NASHVILLE, Tennessee-Grammy-nominated singer/songwriter/guitarist Lee Roy Parnell is a musical maverick with an ever-evolving sound that grew alongside him.
Growing up in rural Texas, Parnell’s dad’s best friend, Bob Wills, was the legendary founder of Western Swing.
Parnell said, “Bob loved ranching but never did it. Dad loved music and he just chose not to do that for a living, so they lived vicariously through each other.”
However, at age six, Parnell played on Bob Wills’s radio show. “It was just a happenstance thing, but the bug was planted,” he said.
He knew at a young age what he was born to do.
Parnell practiced his guitar obsessively, and as a teen, he was the opening show for any touring acts that came through his part of Texas.
“They would hear my original songs and they would ask me, ‘Where did that song come from?’ I said, ‘Well, I wrote it.’ So, I started getting songs cut even way back then,” he recounted.
In 1987, Parnell relocated to Nashville, and two years later, he signed with Arista Records Nashville. In 1990, he released his self-titled record which produced three chart singles: “Crocodile Tears,” “Oughta Be a Law,” and “Family Tree.”
He also put out “I’m Holding My Own,” “Heart’s Desire,” and “On the Road” – songs that defy conventional classification and draw from his influences of soul, Delta Blues, country, Road House Rock, Southern Boogie, Texas Swing, and gospel.
Now a few years older, Parnell continues to practice guitar and hone his craft because he said he would get bored if he didn’t. He partnered with Gibson Guitar to proudly present the Custom Shop Lee Roy Parnell Signature 1959 Les Paul Standard in Abilene Sunset Burst. The Lee Roy Parnell ’59 Les Paul Standard marks the second collaboration between the legendary country/blues artist and the iconic guitar maker. Just watch his inspiring jam session with Robben Ford and Joe Robinson for additional proof of his exceptional talent.
As country music has adapted to artists doing singles and short EPs, Parnell resisted the trend because that is not what he expects of himself, nor what his fans expect of him.
He said, “I don’t make singles. I make albums. It’s supposed to take you on a trip from the top to the bottom. And if you pull anything out of it, it’s like you might as well just chuck the whole thing, you know, because you are not getting the fuel.”
His latest album, Midnight Believer, departs from the commercial 90s country music that initially made him popular. The title tracks, “Midnight Believer” and “Hours In Between,” even sound like they could belong on a George Benson record.
“Western Swing is just jazz,” he said.
The singer said, “One of the best things about gaining some maturity is you finally find out ‘Who You Is and Who You Ain’t.’ That said, I’d have to say that the song ‘Too Far Gone’ best describes me as an artist, now.”
Because of his upbringing with the eclectic Wills, that whole music scene gave him a license to mix music and create his own sound. He saw nothing wrong with pulling in the Texas shuffle and putting a steel guitar to it.
Parnell said, “I am a mixer of music. if I felt like Marvin [Gaye] did it better right there, then that’s what I am going to use. Merle [Haggard] did the same thing. I am more akin to Merle than I am to any other singer countrywise. Bob Wills was his hero too.”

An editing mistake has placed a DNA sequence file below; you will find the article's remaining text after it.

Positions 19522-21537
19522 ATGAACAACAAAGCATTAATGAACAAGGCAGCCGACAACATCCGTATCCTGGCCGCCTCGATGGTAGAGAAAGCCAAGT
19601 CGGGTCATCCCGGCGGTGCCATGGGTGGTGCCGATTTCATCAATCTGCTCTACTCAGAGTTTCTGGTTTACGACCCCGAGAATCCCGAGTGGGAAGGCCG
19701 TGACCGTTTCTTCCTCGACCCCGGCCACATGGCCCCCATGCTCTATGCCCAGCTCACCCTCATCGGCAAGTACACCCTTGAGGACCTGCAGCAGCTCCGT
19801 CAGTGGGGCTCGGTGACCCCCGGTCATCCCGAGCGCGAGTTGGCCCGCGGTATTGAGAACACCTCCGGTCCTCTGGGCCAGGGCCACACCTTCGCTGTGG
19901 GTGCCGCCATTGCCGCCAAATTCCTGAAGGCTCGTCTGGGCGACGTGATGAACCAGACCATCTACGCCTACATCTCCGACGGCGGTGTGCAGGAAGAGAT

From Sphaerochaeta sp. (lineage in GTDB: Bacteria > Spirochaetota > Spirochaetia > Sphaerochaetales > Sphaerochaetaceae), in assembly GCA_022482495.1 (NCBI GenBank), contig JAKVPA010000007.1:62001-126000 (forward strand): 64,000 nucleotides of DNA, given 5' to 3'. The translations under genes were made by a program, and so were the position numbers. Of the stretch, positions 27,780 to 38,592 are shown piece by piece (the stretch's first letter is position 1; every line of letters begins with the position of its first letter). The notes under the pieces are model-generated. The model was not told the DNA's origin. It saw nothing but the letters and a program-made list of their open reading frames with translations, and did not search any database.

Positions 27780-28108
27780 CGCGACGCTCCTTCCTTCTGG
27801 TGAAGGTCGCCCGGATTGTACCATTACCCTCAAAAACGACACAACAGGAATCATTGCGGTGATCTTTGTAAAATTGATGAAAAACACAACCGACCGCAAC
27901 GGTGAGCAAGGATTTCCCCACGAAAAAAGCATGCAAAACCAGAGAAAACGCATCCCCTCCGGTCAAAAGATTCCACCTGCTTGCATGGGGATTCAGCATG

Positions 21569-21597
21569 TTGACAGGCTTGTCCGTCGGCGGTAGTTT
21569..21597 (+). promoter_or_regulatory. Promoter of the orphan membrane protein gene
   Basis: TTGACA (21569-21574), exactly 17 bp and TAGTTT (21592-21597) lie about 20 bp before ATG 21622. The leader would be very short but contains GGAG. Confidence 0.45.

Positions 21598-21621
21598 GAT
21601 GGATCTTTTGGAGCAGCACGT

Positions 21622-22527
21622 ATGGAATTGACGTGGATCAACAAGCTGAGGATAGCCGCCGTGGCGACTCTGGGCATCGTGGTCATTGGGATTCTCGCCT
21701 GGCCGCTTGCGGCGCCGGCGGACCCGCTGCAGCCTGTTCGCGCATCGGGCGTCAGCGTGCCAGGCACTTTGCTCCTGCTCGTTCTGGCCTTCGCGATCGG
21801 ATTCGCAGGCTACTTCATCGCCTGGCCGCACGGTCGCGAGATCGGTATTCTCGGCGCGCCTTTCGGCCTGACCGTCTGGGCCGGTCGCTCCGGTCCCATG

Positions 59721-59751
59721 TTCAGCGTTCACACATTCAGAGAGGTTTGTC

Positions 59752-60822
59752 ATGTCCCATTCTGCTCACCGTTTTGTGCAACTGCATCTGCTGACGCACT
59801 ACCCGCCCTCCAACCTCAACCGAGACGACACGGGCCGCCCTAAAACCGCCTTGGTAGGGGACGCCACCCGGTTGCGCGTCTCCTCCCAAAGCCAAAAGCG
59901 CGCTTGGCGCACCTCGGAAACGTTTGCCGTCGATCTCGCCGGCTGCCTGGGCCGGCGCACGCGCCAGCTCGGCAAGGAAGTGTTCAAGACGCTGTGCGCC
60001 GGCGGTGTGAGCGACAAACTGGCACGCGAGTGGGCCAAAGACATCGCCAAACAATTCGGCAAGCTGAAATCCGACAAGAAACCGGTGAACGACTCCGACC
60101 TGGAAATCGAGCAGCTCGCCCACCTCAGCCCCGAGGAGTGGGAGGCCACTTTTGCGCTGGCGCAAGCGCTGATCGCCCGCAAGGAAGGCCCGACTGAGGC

In my humble opinion, it is the live version of his music, especially when he leans into his Delta Blues side, where the guitarist shines. Parnell’s song, “Pontchartrain” cut at Tin Pan South, and “Blues in A Major” where he let loose at Leiper’s Fork is nothing short of magnificent. His exceptional artisanship becomes the focal point when he lets his hair down and interacts with the audience.
He said, “It all starts with the song, and when writing I’ve found that nothing is stronger than the truth. It is from that wellspring that my singing and playing are born… performing, too. My goal is to keep it honest and let the listener feel what I’m feeling. No matter our different walks in life I believe that most of us experience similar emotions. I’m tapping into you as much as you are tapping into me.”
To me, there is something refreshing about artists who is over the “trying to make it” stage in their life, and they can just create and enjoy their own music their way.
He said, “Hopefully the fans will come along. But even if they don’t, you’re just doing what you love.”
Parnell has toured/collaborated with many music legends, including The Allman Brothers Band, Merle Haggard, Delbert McClinton, and Bonnie Raitt. In 2011, Parnell was presented with his most cherished honor: being inducted into the Texas Heritage Songwriters’ Hall of Fame, joining the likes of such talented composers as Kris Kristofferson, Rodney Crowell, JD Souther, Willie Nelson, Guy Clark, and others.
For those local to Nashville, you can hear Parnell at his yearly concert at the Franklin Theater on Saturday. He will be touring throughout Texas and other locations in America during the rest of the year and in 2024.
With talent in spades, the triple-threat ace blues guitar player, singer, and songwriter has a strong fanbase following him for over thirty years. However, as is so often in my column, I want to introduce the younger set to this legend because Parnell is just that good.
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